Winona LaDuke

Winona Laduke, Executive Director of Honor the Earth, is an author, activist, former US vice presidential candidate, and mother. She is an Anishinaabekwe (Ojibwe) enrolled member of the Mississippi Band Anishinaabeg who lives and works on the White Earth Reservations. She has led a series of horseback rides along tar sands pipeline routes that pass through her people’s treaty areas in North Dakota.

Articles by this author

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Tuesday, April 22, 2014 - 7:17am
Solar Warriors vs. the Black Snake of Tar Sands
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Wednesday, June 19, 2013 - 1:33pm
When Drones Guard the Pipeline – Militarizing Fossil Fuels in the East
Someone needs to explain to me why wanting clean drinking water makes you an activist, and why proposing to destroy water with chemical warfare doesn’t make a corporation a terrorist.
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Monday, April 22, 2013 - 12:15pm
Let's Be on Mother Earth's Side
This Earth Day, let’s quit being extremists. That’s what the U.S. economy relies on right now, and that’s how the huge mineral and fossil fuel companies are making their money: extremism. When they peel off layers of the Earth for oil and make poisonous tar sands, they are acting like extremists.
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Thursday, January 10, 2013 - 7:05am
Why First Nations Movement Is Our Best Chance for Clean Land and Water
Attawapiskat Chief Theresa Spence enters her fourth week of a hunger strike outside the Canadian parliament building, thousands of protesters voice their support in Los Angeles, London, Minneapolis, and New York City. Spence and the protesters of the Idle No More movement are drawing attention to deplorable conditions in native communities and the recent passage of Bill C-45, which sidesteps most Canadian environmental laws.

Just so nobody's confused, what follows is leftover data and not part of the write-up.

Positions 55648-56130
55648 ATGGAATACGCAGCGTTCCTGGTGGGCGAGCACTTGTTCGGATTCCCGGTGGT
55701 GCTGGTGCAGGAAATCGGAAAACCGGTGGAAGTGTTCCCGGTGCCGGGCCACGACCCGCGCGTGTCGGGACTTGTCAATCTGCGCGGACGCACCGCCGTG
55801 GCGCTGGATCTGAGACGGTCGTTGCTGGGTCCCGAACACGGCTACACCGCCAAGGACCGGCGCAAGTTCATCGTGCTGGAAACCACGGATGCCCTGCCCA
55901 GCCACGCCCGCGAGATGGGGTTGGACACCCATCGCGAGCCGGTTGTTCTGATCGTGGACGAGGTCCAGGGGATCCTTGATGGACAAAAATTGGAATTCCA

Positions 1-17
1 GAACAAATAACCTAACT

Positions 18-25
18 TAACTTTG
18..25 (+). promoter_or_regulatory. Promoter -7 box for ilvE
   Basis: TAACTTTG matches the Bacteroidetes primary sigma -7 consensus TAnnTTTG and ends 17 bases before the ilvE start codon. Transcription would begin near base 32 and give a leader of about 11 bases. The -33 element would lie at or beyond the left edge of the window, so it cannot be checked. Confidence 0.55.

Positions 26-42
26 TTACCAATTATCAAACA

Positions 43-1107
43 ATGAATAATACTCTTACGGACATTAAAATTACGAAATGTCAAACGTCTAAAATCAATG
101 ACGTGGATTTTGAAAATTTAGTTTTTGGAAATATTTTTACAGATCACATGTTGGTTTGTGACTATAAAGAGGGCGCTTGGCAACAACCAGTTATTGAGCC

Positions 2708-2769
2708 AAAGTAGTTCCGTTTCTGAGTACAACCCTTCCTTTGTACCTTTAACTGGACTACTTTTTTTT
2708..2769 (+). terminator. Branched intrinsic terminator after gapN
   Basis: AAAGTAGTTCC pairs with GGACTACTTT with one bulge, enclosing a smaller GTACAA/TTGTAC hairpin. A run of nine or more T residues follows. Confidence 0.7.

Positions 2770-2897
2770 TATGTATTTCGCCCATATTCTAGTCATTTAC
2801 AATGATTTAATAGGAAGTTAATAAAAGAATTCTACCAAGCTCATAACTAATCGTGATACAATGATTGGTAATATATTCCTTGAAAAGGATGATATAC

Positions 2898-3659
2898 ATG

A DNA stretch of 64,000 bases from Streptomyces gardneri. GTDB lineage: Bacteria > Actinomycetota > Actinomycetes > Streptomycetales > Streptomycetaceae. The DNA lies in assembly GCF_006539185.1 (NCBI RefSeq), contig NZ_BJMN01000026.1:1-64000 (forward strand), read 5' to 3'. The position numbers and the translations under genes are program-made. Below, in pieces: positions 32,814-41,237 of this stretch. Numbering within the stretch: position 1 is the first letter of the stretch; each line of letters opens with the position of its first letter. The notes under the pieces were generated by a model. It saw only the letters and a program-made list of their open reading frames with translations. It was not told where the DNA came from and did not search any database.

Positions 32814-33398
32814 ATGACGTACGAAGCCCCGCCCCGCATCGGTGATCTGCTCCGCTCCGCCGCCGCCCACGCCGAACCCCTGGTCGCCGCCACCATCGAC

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Monday, January 7, 2013 - 8:26am
Idle No More: Native Peoples Challenge Canada’s Gutting of Environmental Laws
As Attawapiskat Chief Theresa Spence enters her fourth week on a hunger strike outside the Canadian capital building, thousands of protesters in Los Angeles, London, Minneapolis and New York City, voice their support.
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Sunday, November 13, 2011 - 1:47pm
The Pipeline for the One Percent
President Obama’s pause on the Keystone Pipeline is a victory for the environment, for sure. It is also a victory for the American people. As it turns out, once the advertising, and lobbying dollars are kept in check, the Keystone pipeline appears as it should: as a sham, a money making scheme for oil and pipeline companies, not the Good Fairy for the American economy.
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Saturday, May 14, 2011 - 8:52am
Keepers of the Seeds
For 14 years, Caroline Chartrand, a Metis woman who recently traveled from Winnipeg, Canada, to the 8th annual Great Lakes Indigenous Farming Conference, has been looking for the heritage seeds of her people. It is believed that in the 1800s, the Metis grew some 120 distinct seed varieties in the Red River area of Canada. Of those, Caroline says, “We ended up finding about 20 so far.”
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